The reaction between CO2 and seawater forms carbonic acid (H2CO3) which immediately dissociates to form bicarbonate ions (HCO3-) and hydrogen ions (H+). As the concentration of hydrogen ions increases, the water becomes more acidic and the pH value becomes lower (Figure 3).

Figure 3. CO2 time series in the North Pacific.

(2) Could land use changes have caused the increase?

Plants absorb CO2 via photosynthesis and produce O2. But human-caused land cover changes are dramatic, especially in the past century, result in deforestation and other changes that reduce the CO2 absorption capacity of the land. Houghton et al (2012) estimated that the net flux of carbon from land use and land cover change accounted for 12.5% of anthropogenic carbon emissions from 1990 to 2010. The Intergovernmental Panel on Climate Change (IPCC) 2019 report concluded that human-caused forest and land use (FOLU) changes contribute to the CO2 emissions (Fig. 4). According to IPCC 2019 report, FOLU CO2 emissions (land use change-related emission in Fig. 1) are around 6 Gt per year, which is smaller than CO2 emission from fossil fuel burning.

Figure 4. Net CO2 emissions from change of FOLU: forest or land use (IPCC Climate Change and Land 2019 Report).

(3) Could volcanoes have caused the increase?

Some argues that the extra CO2 might come from volcanoes. This is very unlikely because CO2 levels over the past 50 years show no significant increase after large volcano eruptions. It is very unlikely that volcanoes are the major cause for the unprecedented increase in atmospheric CO2.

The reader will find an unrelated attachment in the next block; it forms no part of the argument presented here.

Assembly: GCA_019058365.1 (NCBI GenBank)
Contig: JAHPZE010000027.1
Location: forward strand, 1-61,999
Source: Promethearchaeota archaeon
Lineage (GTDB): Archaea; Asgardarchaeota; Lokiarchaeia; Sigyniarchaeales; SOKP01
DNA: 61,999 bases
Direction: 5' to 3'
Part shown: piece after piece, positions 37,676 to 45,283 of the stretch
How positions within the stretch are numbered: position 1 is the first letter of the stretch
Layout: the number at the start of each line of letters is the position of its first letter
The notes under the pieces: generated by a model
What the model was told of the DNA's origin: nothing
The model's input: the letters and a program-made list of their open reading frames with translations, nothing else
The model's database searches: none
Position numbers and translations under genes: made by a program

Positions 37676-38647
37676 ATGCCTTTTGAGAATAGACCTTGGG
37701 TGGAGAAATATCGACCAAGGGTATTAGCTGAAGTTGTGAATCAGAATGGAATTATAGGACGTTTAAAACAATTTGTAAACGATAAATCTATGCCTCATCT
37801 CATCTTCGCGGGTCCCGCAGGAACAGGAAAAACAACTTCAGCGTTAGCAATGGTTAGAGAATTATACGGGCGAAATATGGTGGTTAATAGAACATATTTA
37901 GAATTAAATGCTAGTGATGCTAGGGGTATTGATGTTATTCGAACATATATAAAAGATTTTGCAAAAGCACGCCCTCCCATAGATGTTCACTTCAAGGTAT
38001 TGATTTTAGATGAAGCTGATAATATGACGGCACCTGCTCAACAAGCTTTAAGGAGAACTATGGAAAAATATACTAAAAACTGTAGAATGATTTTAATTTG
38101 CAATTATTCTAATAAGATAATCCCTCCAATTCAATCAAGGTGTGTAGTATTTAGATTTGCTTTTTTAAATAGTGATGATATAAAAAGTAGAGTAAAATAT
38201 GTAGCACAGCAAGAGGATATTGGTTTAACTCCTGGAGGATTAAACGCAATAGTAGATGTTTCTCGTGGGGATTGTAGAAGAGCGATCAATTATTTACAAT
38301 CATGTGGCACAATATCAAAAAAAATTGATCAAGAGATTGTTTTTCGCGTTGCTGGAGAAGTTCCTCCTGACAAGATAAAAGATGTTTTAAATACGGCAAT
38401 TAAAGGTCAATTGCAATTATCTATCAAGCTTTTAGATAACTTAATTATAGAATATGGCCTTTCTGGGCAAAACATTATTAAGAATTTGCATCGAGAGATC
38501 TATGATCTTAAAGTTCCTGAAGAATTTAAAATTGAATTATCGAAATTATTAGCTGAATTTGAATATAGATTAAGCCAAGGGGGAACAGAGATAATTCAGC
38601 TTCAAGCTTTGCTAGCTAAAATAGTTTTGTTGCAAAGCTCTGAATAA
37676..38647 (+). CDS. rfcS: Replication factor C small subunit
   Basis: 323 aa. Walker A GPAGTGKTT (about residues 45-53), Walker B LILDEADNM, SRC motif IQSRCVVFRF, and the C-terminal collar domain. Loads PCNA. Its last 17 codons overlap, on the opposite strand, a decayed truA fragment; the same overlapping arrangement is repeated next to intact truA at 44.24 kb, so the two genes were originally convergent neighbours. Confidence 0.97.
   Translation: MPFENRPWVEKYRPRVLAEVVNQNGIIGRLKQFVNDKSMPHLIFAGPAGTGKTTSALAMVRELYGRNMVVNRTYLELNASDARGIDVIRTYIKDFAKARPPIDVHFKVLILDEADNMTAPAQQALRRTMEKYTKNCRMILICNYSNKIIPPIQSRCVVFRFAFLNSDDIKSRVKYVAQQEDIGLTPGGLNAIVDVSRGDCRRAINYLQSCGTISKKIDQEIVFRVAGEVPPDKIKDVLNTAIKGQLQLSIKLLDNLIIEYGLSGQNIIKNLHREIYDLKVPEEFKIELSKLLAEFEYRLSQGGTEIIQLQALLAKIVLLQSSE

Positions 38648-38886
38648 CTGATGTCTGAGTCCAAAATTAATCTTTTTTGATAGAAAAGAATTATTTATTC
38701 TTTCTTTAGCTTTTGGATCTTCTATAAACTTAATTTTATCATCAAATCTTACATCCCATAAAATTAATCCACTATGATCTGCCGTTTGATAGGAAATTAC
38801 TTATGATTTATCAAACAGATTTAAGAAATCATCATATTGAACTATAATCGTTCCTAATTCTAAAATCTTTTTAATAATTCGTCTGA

Another human fingerprint: decreasing oxygen

The decrease of atmospheric oxygen is an evidence indicating that the increase in atmospheric CO2 is due to combustion of fossil fuels. Burning fossil fuels takes gas and oxygen and produces CO2 and water. If human CO2 emissions are the major reason, atmospheric oxygen (O2) should decrease accordingly because of the consumption by chemical combustion. Just as we expected, O2 has been decreasing since we’ve started measuring oxygen levels in the atmosphere (as shown in Fig. 5).

Figure 5. CO2 and O2 trends (light green curve shows the CO2 data collected at the Mauna Loa Observatory Hawaii; the dark green curve is O2 data collected at the South Pole Observatory).

Isotope fingerprints point to human sources

Different sources of CO2 have their own unique isotopic fingerprints. CO2 from the fossil fuel burning doesn't have carbon 14 (14C), and CO2 from terrestrial plants has less carbon 13 (13C) than from the ocean. Since fossil fuels are derived from ancient plants, they also have less 13C isotopes. Isotope data from ice cores show that since 1800, the carbon 13 in atmosphere have decreased, which means the extra CO2 in atmosphere came from fossil burning (Fig. 6).

Figure 6. Carbon isotope measurements of atmospheric CO2 from the Law Dome ice core (Francey et al, 1999) and the Cape Grim ambient air measurements (Allison et al, 2003)


The myth that human CO2 emissions are tiny compared to natural CO2 emissions oversimplifies, ignoring that natural emissions are balanced by natural absorptions. After reviewing the evidence, scientists have concluded that human-caused CO2 to be mainly responsible for the increase in atmospheric CO2 after the industrial revolution.